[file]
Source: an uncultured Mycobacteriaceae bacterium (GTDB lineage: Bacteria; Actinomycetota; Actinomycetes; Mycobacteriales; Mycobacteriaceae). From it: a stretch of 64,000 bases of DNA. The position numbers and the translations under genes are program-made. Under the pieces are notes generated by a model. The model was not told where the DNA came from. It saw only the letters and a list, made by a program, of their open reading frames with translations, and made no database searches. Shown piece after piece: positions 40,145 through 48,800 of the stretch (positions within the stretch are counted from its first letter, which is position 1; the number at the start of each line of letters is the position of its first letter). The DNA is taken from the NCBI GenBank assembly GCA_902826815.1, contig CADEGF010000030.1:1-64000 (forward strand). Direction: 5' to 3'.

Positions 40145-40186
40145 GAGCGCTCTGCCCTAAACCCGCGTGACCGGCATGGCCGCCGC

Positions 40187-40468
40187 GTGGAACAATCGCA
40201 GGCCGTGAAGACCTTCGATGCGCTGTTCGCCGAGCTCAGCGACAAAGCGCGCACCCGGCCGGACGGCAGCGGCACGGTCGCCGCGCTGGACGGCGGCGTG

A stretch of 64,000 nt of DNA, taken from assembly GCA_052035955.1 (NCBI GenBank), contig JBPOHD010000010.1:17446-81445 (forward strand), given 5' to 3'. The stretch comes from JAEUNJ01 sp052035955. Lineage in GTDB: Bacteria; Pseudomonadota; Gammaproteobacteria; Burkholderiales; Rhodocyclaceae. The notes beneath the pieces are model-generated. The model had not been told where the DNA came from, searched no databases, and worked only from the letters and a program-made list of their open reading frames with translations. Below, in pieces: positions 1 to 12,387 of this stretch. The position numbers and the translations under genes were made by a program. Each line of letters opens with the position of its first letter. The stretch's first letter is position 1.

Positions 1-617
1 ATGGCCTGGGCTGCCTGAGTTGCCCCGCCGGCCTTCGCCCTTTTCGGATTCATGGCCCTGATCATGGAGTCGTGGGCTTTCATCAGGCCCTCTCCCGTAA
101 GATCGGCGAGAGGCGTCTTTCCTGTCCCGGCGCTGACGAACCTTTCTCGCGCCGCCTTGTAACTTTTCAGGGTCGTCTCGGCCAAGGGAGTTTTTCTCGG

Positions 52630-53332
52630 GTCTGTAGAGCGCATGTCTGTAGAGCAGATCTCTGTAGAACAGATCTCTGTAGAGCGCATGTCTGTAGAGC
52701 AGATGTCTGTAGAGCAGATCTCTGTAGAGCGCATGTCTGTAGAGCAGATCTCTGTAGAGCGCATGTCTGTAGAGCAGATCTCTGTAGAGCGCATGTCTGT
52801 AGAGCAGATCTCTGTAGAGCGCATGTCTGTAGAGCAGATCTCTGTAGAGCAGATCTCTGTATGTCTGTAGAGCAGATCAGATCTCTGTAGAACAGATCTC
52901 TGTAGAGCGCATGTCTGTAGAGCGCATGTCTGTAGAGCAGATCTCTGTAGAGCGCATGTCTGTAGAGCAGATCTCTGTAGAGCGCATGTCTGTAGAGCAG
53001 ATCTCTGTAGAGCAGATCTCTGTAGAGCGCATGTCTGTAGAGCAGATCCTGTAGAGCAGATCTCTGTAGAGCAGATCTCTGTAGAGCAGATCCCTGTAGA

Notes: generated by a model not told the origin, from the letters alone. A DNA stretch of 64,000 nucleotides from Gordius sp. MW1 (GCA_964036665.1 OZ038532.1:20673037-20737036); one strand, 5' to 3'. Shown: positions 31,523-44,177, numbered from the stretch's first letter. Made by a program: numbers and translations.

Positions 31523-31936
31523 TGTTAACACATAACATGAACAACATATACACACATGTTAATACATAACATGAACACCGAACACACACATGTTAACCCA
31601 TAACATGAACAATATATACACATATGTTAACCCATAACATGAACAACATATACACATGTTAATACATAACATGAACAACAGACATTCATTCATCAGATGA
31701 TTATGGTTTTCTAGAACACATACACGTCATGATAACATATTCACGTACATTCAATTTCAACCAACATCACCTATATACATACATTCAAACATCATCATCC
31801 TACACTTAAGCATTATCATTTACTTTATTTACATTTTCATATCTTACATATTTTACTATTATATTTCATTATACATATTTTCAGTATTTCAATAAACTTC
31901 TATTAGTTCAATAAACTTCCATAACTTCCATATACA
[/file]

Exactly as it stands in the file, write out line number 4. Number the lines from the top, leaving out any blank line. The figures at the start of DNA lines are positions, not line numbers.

Positions 40187-40468